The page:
El Niño Could Cause Intense Fire Season in the Amazon

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The dangers of El Niño aren’t over yet as its long lasting effects are yet to be seen and one of the major worries is the possibility of intense fire season in the Amazon.

El Niño played a major role in the drying of the Amazon in 2015 and early 2016 for it altered the rainfall pattern in the region there by reducing the wet season and leaving the region drier at the start of the 2016 dry season than any year since 2002.

Based on the data collected, researchers at NASA and University of California, Irvine have said that the risk of wildfire in the dry season have increased and they are higher than the fire risks in 2005 and 2010 – the years when wildfires burned large areas of Amazon rainforest.

For their fire forecast, researchers used the relationship between climate and active fire detections from NASA satellites to predict fire season severity during the region’s dry season. The forecast model used by scientists was developed in 2011 and this particular model focuses particularly on the link between sea surface temperatures and fire activity. Warmer sea surface temperatures in the tropical Pacific (El Niño) and Atlantic oceans shift rainfall away from the Amazon region, increasing the risk of fires during dry season months.

Further, the team also used data on terrestrial water storage from the joint NASA/German Aerospace Center (DLR) Gravity Recovery and Climate Experiment (GRACE) mission to follow changes in groundwater during the dry season. GRACE measurements serve as a proxy for the dryness of soils and forests.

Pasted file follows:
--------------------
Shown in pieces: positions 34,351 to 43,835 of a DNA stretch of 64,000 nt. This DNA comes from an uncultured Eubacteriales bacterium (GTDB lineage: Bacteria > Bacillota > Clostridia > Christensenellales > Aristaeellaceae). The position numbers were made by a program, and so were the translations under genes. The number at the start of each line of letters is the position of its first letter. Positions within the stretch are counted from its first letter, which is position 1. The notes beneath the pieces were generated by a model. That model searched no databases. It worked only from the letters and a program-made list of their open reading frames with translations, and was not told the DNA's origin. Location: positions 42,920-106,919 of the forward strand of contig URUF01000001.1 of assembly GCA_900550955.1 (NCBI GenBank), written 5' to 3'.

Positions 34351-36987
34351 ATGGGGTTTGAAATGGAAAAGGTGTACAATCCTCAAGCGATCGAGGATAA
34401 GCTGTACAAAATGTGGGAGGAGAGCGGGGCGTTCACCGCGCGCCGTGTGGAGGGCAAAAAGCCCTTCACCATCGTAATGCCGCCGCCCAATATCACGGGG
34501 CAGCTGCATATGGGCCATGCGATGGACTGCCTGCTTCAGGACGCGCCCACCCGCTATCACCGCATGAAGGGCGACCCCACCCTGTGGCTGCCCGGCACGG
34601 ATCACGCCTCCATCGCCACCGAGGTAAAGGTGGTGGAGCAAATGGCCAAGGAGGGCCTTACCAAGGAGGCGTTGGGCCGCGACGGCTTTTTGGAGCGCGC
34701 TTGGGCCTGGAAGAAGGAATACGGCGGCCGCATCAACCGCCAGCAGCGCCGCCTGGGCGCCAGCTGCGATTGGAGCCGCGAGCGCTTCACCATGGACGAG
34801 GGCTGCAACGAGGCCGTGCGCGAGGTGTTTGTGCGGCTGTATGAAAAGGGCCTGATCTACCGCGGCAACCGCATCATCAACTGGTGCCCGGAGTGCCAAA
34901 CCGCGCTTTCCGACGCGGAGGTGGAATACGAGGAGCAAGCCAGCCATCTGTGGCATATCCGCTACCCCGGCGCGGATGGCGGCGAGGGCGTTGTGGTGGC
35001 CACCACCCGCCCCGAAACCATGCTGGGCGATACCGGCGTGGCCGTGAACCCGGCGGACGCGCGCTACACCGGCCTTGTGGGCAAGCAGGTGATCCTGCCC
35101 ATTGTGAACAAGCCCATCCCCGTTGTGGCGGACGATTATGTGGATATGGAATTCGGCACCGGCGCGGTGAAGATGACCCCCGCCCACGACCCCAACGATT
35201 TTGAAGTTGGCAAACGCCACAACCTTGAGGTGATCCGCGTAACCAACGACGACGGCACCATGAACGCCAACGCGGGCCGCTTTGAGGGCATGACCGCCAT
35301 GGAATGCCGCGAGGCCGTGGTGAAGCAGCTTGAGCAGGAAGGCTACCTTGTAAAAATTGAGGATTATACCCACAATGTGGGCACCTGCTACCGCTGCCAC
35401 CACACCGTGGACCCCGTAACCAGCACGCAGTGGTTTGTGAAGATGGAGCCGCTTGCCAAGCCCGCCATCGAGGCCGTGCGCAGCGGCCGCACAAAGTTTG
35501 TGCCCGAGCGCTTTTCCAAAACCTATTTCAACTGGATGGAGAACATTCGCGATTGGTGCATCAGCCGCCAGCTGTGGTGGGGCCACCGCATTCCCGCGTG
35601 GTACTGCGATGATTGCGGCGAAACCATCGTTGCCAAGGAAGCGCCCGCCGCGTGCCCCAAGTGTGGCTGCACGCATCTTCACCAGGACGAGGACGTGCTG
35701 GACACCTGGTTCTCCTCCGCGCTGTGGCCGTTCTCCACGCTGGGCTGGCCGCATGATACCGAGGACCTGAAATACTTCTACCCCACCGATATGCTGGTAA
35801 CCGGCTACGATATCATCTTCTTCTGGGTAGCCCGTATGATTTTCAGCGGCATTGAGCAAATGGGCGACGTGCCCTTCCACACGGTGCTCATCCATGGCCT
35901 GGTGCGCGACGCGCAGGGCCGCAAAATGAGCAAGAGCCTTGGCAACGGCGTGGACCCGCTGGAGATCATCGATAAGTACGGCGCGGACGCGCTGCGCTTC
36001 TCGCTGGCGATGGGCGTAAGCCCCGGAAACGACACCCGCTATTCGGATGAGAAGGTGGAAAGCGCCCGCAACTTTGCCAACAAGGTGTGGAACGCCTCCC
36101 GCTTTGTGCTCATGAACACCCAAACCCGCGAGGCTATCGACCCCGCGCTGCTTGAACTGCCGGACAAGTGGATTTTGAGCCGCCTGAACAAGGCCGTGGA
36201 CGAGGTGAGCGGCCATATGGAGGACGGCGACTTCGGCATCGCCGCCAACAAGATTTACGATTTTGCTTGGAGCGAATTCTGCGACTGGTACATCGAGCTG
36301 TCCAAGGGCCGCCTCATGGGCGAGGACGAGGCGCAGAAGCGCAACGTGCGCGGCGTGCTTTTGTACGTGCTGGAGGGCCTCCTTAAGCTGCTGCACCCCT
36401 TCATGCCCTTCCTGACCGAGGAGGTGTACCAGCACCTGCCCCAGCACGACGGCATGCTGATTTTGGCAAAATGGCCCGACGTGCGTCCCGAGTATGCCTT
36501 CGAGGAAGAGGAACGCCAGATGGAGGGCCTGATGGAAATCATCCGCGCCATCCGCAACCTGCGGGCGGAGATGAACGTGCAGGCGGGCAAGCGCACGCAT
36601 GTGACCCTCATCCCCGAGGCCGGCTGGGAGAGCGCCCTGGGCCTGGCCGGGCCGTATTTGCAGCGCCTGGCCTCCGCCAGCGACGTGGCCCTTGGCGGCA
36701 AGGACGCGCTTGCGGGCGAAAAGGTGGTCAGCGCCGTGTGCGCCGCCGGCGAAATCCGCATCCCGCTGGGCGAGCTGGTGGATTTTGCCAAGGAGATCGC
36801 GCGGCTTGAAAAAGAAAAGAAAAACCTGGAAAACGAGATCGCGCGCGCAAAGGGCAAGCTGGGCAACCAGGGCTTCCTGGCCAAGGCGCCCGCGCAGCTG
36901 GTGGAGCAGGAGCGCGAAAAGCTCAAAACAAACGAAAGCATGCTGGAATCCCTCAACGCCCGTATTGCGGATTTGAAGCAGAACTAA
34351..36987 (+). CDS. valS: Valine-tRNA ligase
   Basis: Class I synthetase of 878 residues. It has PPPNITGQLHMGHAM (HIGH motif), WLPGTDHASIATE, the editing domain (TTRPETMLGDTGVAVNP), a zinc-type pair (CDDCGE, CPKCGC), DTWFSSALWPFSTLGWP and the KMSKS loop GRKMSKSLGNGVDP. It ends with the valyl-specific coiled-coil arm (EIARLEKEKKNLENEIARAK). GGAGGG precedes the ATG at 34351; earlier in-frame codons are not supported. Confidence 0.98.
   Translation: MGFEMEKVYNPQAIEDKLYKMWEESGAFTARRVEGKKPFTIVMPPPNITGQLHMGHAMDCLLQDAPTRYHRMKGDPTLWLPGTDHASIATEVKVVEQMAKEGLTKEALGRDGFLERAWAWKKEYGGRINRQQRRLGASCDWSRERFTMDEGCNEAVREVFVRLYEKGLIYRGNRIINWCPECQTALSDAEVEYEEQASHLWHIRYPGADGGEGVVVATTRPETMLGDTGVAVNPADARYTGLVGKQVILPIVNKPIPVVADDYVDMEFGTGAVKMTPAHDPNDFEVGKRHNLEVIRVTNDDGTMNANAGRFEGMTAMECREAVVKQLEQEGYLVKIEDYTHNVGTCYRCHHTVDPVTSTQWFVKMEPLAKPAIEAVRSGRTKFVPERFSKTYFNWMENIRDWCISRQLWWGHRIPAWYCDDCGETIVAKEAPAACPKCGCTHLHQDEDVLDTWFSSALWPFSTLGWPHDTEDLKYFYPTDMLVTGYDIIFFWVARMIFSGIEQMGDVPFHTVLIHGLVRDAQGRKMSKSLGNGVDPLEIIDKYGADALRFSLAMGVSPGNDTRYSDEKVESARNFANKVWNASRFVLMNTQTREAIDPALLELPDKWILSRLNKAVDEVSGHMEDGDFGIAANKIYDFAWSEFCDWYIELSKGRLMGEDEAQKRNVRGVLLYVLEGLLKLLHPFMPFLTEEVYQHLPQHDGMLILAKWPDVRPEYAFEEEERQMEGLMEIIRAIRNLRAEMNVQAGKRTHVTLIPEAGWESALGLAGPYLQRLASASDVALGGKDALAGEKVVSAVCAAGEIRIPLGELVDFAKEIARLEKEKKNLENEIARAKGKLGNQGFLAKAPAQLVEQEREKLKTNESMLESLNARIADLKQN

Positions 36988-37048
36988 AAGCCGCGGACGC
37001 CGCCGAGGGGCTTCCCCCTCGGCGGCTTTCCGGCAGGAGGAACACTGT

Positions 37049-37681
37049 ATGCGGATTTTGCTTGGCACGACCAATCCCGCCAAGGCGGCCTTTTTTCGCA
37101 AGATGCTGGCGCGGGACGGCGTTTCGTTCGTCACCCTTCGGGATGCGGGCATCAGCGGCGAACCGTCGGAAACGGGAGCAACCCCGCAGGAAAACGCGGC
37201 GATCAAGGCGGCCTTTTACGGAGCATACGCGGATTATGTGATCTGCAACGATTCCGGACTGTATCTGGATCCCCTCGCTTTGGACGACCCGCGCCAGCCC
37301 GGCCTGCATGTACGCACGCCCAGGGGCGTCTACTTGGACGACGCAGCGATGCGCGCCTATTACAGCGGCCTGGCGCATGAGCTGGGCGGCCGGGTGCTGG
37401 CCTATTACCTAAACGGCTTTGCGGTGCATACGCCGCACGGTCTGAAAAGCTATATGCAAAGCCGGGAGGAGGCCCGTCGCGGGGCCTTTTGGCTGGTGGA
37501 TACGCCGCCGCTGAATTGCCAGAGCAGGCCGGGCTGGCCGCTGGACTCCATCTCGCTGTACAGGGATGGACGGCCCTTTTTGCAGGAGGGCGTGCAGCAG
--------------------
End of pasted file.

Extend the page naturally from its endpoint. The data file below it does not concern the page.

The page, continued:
On a scale of zero to 100, the risk of severe fire activity in July, August and September is high for six states in Braxil (Acre, Amazonas, Maranhao, Mato Grosso, Para and Rondonia), three departments in Bolivia (El Beni, Pando, and Santa Cruz), and one country (Peru). Credit: Yang Chen, University of California, Irvine
On a scale of zero to 100, the risk of severe fire activity in July, August and September is high for six states in Braxil (Acre, Amazonas, Maranhao, Mato Grosso, Para and Rondonia), three departments in Bolivia (El Beni, Pando, and Santa Cruz), and one country (Peru).
Credit: Yang Chen, University of California, Irvine

This year, scientists say, the condition driven by El Niño are drier than 2005 and 2010. In a bid to track the evolution of the Amazon fire season in near real time researchers have also developed a web tool. Estimated fire emissions from each forecast region are updated daily, based on the relationship between active fire detections – made by the Moderate resolution Imaging Spectroradiometer (MODIS) instrument on NASA’s Terra satellite – and fire emissions data from the Global Fire Emissions Database (GFED) in previous years. So far, however, the region has seen more fires to date than those years, another indicator that aligns with the fire severity forecast.

Fires in the Amazon have multifaceted impact including local, regional, and long-distance impacts. Agricultural fires that escape their intended boundaries can damage neighboring croplands and Amazon forests. Even slow-moving forest fires cause severe forest degradation, as Amazon rainforest trees are not adapted to fire. Together, intentional fires for agricultural management, deforestation, and wildfires generate massive smoke plumes that degrade regional air quality, exacerbating problems with asthma and respiratory illness. Smoke from Amazon fires eventually flows south and east over major urban centers in southern Brazil, including São Paulo and Rio de Janeiro, contributing to air quality concerns.

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